LEOPARD Syndrome

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Background

LEOPARD syndrome is a complex dysmorphogenetic disorder of variable penetrance and expressivity. Gorlin et al introduced the acronym LEOPARD as the name of the syndrome in 1969 to recall the main features of the disorder.

Not all of the findings are present in any given patient. Zeisler and Becker first described the syndrome in 1936 in a 24-year-old woman with progressive generalized lentigines, hypertelorism, pectus carinatum, and prognathism. The first familial cases were reported in twins by Rosen and subsequently in 8 persons from a large 3-generation pedigree reported by Pipkin. Subsequent communications added new findings in isolated patients or families. Moynahan first documented the association of the syndrome with cardiac abnormalities and short stature in 1962.

Pathophysiology

Molecular studies have proven that LEOPARD syndrome and Noonan syndrome are allelic disorders caused by different missense mutations in PTPN11, a gene encoding the protein tyrosine phosphatase SHP-2 located at band 12q24.1.[1]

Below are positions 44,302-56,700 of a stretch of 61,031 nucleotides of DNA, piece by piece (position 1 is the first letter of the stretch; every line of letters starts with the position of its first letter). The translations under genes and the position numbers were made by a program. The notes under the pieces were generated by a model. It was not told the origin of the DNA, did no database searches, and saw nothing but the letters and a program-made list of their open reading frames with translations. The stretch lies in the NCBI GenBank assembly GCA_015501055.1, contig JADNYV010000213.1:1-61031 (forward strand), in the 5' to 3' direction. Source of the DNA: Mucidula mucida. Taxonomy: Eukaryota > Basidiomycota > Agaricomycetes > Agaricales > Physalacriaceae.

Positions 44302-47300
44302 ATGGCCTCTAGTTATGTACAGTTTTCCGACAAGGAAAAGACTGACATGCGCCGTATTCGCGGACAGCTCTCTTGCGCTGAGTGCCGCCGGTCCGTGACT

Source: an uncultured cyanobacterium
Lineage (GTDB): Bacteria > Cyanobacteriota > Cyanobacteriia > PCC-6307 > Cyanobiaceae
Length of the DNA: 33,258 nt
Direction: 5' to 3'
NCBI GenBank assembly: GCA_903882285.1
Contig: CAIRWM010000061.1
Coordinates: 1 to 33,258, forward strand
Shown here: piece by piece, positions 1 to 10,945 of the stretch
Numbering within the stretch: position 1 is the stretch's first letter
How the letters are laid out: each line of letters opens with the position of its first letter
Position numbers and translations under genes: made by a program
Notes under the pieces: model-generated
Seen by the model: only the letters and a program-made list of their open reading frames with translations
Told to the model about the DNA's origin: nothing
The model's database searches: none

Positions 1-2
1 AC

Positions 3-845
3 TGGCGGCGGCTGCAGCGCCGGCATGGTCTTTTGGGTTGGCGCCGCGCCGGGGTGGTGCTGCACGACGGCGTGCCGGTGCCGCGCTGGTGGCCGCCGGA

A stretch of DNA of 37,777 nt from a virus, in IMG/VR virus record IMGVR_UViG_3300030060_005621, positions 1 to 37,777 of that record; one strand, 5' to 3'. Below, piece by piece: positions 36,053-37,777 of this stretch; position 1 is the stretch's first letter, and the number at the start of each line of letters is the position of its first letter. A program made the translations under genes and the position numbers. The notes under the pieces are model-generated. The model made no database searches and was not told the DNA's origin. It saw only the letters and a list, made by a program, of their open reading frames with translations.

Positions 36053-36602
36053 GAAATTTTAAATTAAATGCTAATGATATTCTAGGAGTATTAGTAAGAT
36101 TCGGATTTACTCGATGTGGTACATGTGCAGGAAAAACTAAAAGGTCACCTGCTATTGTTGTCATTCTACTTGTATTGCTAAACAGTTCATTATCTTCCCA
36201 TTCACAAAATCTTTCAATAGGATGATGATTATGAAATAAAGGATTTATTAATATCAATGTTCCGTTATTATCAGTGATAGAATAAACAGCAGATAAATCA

In 2005, Ogata and Yoshida documented that PTPN11 mutations can be identified in approximately 40% of Noonan syndrome patients and in greater than 80% of LEOPARD syndrome patients.[2] Because the vast majority of mutations reside in and around the broad intramolecular interaction surface between the N-SH2 and PTP domains of the PTPN11 protein, they have been suggested to affect the intramolecular N-SH2/PTP binding in the absence of a phosphopeptide, leading to excessive phosphatase activities.

In 2006, Hanna et al found that Noonan syndrome mutations enhance SHP-2 catalytic activity, whereas the activity of representative LS mutants is undetectable when assayed using a standard PTP substrate.[3] The results are also supported by studies by Kontaridis et al.[4] They revealed that whereas Noonan syndrome is caused by gain-of-function PTPN11 mutations, LEOPARD syndrome mutants are catalytically defective and act as dominant negative mutations that interfere with growth factor/Erk-mitogen-activated protein kinase–mediated signaling.